Background: With an improved compliance with screening a larger reduction of cervical cancer incidence would be within reach. We aimed at investigating why certain women do not attend Pap smear screening and at validating the reliability of self-reported screening.
Methods: In 1998 in the county of Uppsala, Sweden, information was collected through telephone interviews with 430 nonattendees and 514 attendees to Pap smear screening, who were all sampled from a population-based database. The women's recall of attendance was validated against the database. The main outcome measures used were odds ratios (OR) and 95% confidence intervals (CI).
Results: Non-attendance was positively associated with nonuse of oral contraceptives (OR = 3.56, 95% CI 2.18-5.83), seeing different gynecologists (OR = 1.90, 95% CI 1.34-2.70), and seeing a physician very often (OR = 3.12, 95% CI 1.45-6.70) or not at all (OR = 1.78, 95% CI 1.09-2.90). Frequent condom use (OR = 1.88, 95% CI 1.02-3.47), living in rural/semirural areas (OR = 1.55, 95% CI 1.07-2.21), and not knowing the recommended screening interval (OR = 2.16, 95% CI 1.20-3.89) were all associated with nonattendance, whereas socioeconomic status was not, when tested in a multivariate model. Among the nonattendees, 57% underestimated the time lapse since last smear.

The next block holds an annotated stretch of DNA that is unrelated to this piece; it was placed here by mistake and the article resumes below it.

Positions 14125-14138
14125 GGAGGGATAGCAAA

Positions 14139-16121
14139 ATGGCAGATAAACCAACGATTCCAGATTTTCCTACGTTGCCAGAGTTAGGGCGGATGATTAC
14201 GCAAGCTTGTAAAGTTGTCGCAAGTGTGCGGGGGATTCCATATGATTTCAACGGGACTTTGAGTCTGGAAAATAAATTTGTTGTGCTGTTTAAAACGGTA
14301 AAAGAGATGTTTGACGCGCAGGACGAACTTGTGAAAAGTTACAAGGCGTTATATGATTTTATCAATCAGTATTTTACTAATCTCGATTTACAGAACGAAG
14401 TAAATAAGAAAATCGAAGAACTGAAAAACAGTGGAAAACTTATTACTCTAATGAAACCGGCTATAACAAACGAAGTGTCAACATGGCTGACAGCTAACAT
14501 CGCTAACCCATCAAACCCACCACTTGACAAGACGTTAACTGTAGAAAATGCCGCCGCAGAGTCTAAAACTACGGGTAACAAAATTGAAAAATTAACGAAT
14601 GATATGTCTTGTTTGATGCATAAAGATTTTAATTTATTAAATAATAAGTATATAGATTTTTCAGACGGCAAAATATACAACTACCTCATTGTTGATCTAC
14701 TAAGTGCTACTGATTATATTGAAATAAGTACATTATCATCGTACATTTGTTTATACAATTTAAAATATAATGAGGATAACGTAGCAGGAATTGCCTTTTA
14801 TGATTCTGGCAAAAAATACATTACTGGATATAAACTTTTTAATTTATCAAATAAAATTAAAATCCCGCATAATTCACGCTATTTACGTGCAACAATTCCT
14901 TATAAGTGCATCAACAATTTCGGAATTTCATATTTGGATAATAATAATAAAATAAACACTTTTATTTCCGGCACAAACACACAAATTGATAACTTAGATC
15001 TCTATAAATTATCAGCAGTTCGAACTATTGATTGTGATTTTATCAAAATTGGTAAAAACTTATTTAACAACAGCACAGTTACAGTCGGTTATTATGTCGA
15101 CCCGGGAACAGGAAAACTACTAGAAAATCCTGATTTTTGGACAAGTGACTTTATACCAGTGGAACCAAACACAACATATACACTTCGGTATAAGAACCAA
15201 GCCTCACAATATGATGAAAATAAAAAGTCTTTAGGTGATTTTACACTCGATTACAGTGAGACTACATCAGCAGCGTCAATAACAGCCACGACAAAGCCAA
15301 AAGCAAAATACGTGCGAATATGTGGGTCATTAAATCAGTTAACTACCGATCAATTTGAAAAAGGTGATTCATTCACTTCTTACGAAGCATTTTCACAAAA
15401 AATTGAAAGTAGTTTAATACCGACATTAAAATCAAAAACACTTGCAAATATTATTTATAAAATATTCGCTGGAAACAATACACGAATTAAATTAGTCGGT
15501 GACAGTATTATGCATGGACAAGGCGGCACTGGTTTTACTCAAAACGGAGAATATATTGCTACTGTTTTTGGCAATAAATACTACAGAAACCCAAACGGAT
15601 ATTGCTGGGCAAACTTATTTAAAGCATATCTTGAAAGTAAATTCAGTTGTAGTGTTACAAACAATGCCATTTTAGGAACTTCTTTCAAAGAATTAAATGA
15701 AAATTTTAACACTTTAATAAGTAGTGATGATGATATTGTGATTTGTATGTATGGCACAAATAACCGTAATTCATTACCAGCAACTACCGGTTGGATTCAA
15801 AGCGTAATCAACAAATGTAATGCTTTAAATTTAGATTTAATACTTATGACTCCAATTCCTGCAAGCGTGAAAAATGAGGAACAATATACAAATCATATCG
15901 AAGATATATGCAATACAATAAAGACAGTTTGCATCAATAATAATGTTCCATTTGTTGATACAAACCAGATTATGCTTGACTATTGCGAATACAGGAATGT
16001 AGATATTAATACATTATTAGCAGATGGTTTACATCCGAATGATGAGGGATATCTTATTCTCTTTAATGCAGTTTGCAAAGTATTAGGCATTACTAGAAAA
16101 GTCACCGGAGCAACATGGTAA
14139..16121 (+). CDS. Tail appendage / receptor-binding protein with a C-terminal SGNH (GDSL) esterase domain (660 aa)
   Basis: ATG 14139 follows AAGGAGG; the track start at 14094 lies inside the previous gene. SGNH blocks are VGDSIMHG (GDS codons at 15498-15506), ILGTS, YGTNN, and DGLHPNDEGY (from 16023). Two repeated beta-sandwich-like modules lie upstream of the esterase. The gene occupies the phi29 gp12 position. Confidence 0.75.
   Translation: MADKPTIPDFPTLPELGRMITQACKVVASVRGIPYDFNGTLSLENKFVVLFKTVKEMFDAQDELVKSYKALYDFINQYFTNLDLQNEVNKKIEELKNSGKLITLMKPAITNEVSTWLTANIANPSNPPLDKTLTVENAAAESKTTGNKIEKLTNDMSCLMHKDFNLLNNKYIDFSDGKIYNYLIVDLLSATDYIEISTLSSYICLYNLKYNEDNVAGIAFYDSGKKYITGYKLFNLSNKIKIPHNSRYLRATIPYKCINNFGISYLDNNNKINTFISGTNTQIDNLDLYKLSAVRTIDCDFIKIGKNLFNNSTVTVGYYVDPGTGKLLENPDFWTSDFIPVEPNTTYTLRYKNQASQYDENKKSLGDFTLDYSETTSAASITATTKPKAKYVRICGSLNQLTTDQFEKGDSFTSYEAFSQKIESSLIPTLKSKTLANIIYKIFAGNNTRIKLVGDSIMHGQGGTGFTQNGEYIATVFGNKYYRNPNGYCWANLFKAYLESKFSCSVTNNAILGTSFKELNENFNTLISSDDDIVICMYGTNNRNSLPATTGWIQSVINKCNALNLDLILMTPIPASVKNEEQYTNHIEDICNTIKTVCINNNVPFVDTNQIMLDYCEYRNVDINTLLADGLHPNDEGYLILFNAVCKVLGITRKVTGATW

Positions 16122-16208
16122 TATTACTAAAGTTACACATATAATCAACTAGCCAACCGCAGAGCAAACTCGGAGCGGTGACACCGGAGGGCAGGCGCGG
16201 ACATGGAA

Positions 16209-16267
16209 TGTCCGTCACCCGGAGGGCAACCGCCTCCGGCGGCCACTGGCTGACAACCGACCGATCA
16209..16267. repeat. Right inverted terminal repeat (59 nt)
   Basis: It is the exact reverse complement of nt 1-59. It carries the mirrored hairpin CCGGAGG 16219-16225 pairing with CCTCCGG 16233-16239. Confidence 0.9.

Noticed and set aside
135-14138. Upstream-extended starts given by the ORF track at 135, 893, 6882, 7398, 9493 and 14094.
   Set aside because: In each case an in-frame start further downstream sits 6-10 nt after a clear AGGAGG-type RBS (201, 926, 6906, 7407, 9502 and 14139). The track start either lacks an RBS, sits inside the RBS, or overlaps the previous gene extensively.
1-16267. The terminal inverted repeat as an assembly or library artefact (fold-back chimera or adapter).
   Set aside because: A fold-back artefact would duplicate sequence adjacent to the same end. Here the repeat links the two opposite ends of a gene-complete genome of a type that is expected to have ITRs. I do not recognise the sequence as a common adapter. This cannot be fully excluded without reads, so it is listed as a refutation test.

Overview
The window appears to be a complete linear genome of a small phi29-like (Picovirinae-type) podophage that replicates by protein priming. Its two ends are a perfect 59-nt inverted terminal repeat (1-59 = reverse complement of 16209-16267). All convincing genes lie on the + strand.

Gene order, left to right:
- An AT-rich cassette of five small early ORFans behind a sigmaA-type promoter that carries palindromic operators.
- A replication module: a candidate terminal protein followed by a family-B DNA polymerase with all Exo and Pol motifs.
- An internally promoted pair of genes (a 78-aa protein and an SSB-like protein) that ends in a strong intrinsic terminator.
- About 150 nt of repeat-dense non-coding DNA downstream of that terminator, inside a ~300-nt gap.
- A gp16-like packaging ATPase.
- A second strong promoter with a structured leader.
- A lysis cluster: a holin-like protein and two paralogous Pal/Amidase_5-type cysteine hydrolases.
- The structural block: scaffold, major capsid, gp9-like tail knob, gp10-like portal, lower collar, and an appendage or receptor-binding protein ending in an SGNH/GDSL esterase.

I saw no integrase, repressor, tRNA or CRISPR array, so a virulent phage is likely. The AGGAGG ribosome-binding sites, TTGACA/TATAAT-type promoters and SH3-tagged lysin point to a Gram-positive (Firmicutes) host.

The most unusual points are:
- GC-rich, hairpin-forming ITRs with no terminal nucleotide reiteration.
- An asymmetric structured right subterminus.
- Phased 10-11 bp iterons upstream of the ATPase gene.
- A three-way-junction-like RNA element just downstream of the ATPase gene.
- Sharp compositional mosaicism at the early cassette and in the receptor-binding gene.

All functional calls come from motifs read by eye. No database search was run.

Conclusions: Seeing a gynecologist on a regular basis and information guiding women to have a Pap smear on their own initiative are important factors for recurrent screening. Therefore, information should be given to all women about the purpose and benefits of Pap smear testing. Self-reports on screening should be treated with caution.
Copyright 2001 American Health Foundation and Academic Press.